A vital community group working with excluded BME children faces closure because of funding shortfalls.
The Communities Empowerment Network (CEN) was established in 1999 in response to the growing demand from BME parents and children for help, support and advice concerning school exclusions and reintegration. Since then it has established a small but effective caseworking team, which provides free advice, counselling, support, representation and training for people experiencing mistreatment and discrimination in education, especially exclusion from school.
According to Gerry German, CEN’s director, recent years have seen the ‘number of cases going up by leaps and bounds, as well as their complexity increasing’. He continues: ‘Nobody is turned away but with upwards of seventy cases a month at the moment, the demands on our services are considerable.’
Yet, despite the escalating demands on its services, CEN is finding it harder to access the financial support needed to support its advocacy work. The CEN team has funds pledged by three separate trusts but needs a further £12,000 in order to secure the release of these funds. The small staff is becoming smaller as existing funds dry up and projects close.
In an attempt to plug the funding gap, CEN organised a fundraising benefit in Brixton, London in March this year. It was to include performances by Ms Dynamite, Linton Kwesi Johnson and Bashy. However, two days before the concert, the police pulled the plug on it citing concerns over ‘firearms, stabbing and public disorder’, according to Deuan German, the event organiser and CEN’s chief fundraiser.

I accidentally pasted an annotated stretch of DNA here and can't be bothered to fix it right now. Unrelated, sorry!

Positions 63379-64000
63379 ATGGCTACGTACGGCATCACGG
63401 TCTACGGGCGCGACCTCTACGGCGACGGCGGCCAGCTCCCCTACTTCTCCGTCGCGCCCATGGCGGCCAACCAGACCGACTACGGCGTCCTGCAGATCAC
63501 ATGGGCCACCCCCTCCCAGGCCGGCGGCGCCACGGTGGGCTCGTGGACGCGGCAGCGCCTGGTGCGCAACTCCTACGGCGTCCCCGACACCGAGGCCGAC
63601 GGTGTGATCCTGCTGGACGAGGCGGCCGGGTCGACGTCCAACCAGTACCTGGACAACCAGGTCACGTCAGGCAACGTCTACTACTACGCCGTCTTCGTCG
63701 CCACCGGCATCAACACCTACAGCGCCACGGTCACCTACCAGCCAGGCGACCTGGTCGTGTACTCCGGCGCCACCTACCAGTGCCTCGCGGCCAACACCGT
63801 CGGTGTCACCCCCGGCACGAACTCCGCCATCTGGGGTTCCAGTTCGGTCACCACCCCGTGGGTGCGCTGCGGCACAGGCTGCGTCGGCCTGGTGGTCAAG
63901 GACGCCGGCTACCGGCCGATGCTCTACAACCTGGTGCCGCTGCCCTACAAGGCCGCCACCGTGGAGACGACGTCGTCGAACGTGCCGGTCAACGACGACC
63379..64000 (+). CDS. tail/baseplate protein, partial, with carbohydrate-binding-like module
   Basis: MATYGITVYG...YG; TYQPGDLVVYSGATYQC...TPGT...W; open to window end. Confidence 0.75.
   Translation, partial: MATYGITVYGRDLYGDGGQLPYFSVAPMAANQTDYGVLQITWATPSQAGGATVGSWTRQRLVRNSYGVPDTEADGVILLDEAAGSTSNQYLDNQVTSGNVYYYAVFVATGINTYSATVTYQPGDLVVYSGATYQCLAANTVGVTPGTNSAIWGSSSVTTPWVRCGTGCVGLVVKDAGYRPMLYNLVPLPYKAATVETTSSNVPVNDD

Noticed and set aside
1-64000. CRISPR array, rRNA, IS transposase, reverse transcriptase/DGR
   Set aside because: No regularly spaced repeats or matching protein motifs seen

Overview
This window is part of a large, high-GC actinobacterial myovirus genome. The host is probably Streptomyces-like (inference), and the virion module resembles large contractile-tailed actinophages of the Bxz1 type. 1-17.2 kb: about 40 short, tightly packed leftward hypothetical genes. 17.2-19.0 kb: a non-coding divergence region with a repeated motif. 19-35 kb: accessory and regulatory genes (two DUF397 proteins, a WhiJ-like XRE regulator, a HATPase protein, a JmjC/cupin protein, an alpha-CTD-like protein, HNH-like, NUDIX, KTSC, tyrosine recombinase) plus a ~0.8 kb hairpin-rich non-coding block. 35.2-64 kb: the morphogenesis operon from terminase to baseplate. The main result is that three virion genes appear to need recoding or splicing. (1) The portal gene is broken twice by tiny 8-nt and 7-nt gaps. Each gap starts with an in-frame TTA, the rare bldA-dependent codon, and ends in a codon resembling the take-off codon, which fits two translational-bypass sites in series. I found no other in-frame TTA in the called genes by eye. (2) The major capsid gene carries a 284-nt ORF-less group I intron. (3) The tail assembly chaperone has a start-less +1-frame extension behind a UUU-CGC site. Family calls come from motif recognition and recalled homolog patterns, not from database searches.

The event, ‘Jammin for Inclusion’, went ahead weeks later but by then, says Deuan German, ‘much of the momentum had been lost’. This, coupled with the non-attendance of Ms Dynamite due to conflicting commitments, meant that takings from the event were ‘lower than hoped for’.
CEN argues that, once excluded, only 15 per cent of pupils are ever returned to mainstream education. It also refers to figures released in 2001 by Martin Narey, the former director-general of the Prison Service and chief executive of Barnardo’s, which showed that 80 per cent of some 30,000 children excluded from mainstream education ended up in prison.
CEN has an almost 100 per cent record in reintegrating excluded pupils back into full-time, mainstream education. Almost 95 per cent of CEN’s clients are from BME communities.
See the IRR report: ‘Outcast England: How schools exclude black children’
Read a news story: ‘Jammin for Inclusion’ cancelled